Sally Mareike Ceramics | Products | Bee Hive Terracotta Plant Pocket |
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About Sally Mareike Ceramics

Sally hand-builds with different stoneware and earthenware terracotta clays, using slab building or coiling techniques, to make functional, rustic pottery, like bowls, platters, mugs and vases, and also pots for the garden, including hedgehog houses. A favourite decorative technique Sally uses, is impressing natural objects into clay and highlighting the impressions with oxides or glazes, or even leaving them be, so that you can run your fingers over the textures, for direct contact with the fired earth. She loves connecting with raw earth through touch and creativity. It's so therapeutic and brings in ancient connections to the land and to the techniques that were used when humans first started playing with the clay earth around them. The process is still the same, but with a few technological advances, like her electric kiln, although she has enjoyed pit firing too. Sally's work reflects her passion for nature and protecting the environment. Many of her pieces bring a bit of nature into the home, with the hope of inspiring people to walk in woodlands, by the coast, on mountains, to really connect with the precious nature around us and to preserve it as much as she likes to... including all the weeds!

Further Info

Specialised in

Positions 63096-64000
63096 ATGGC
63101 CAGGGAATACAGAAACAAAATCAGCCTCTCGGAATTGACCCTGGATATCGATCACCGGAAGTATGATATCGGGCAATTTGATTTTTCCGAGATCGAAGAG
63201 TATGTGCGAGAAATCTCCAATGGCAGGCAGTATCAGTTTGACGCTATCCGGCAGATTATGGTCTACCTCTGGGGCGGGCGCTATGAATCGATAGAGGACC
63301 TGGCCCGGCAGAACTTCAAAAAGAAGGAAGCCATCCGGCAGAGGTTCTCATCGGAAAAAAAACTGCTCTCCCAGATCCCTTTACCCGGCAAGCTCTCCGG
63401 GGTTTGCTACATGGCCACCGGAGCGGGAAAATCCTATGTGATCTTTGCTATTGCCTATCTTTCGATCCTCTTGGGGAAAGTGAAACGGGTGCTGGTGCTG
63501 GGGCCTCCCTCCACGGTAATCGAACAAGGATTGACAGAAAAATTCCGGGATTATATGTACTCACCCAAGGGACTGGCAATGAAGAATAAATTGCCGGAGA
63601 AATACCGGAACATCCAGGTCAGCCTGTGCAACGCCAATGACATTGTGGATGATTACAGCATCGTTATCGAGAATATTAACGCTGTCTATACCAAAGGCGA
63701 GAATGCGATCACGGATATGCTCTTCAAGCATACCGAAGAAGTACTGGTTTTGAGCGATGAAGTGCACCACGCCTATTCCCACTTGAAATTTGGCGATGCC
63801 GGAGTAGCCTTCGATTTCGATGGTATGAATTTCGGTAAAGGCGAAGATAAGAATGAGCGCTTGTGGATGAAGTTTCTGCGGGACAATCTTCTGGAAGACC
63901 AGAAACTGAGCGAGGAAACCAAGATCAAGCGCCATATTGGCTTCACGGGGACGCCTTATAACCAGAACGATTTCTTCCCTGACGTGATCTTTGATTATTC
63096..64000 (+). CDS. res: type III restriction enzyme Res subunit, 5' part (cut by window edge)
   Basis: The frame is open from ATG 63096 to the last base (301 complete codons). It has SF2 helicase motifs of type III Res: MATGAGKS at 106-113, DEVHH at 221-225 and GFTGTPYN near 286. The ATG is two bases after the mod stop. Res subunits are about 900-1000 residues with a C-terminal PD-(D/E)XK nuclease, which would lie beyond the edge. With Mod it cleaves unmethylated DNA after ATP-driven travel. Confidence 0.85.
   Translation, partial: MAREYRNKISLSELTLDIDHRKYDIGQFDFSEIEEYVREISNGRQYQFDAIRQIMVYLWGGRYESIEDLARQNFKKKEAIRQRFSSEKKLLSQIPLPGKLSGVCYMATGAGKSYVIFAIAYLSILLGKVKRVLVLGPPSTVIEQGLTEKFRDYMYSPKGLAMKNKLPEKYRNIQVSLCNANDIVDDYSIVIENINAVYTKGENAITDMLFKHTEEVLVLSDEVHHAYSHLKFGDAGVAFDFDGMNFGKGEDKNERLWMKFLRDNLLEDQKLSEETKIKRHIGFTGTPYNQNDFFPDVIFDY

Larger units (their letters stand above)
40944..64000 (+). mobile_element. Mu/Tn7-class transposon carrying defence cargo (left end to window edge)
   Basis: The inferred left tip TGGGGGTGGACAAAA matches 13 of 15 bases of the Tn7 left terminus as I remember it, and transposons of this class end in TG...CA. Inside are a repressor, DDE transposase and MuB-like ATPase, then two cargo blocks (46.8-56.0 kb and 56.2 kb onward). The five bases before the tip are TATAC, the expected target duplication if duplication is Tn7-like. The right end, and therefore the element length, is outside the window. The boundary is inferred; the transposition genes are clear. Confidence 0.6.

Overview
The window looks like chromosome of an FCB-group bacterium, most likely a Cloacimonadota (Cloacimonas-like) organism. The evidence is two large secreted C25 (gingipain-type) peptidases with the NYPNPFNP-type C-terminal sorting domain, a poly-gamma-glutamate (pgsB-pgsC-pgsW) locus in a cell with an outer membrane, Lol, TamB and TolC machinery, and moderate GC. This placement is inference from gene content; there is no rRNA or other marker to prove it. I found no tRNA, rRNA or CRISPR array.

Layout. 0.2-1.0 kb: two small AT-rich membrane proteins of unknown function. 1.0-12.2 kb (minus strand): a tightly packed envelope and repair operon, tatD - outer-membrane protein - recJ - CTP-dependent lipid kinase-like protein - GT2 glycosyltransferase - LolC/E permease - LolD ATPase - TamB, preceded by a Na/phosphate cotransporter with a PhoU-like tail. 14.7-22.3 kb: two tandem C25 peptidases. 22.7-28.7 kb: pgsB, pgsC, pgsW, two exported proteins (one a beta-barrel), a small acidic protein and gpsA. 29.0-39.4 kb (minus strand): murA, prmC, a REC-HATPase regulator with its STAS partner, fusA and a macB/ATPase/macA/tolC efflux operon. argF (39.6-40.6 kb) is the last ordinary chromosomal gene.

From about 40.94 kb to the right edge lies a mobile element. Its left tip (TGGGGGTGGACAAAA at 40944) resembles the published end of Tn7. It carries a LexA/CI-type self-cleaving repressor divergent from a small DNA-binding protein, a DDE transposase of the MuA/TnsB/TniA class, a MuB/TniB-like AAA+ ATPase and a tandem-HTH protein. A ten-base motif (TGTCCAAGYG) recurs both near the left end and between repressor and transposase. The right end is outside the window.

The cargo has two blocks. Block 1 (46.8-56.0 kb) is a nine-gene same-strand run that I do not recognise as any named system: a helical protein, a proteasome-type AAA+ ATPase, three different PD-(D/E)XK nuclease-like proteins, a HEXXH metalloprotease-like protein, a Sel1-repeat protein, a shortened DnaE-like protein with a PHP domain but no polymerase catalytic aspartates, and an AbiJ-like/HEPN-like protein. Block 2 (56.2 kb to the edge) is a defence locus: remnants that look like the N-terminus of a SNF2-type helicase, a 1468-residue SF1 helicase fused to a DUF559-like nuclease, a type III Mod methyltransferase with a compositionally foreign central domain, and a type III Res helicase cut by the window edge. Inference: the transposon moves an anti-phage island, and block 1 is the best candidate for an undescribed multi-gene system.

Hand-building using slab building and coiling techniques, using natural and carved textures. Teaching beginner and intermediate workshops and weekly lessons.


Pilcorn Street
United Kingdom
BS28 4AN

Bee Hive Terracotta Plant Pocket

These wall-mounted terracotta plant pockets have an impressed bee hive design with a several 3D bees visiting. They are ideal for small plants which are full of nectar, so busy bees can feed from them. Water can drain through the pot naturally once the soil has soaked, as there is no waterproof glaze layer.

The bee hive texture is created by impressing a repurposed bit of rubbish, a bit of rubber from a broken car mat. The bees are made using a little ceramic mould I made, using a metal bee that fell off a keyring I’d been using. It’s amazing what you can make using rubbish and broken things! The rough texture areas of the pot is made by rolling a fir cone around on the clay surface.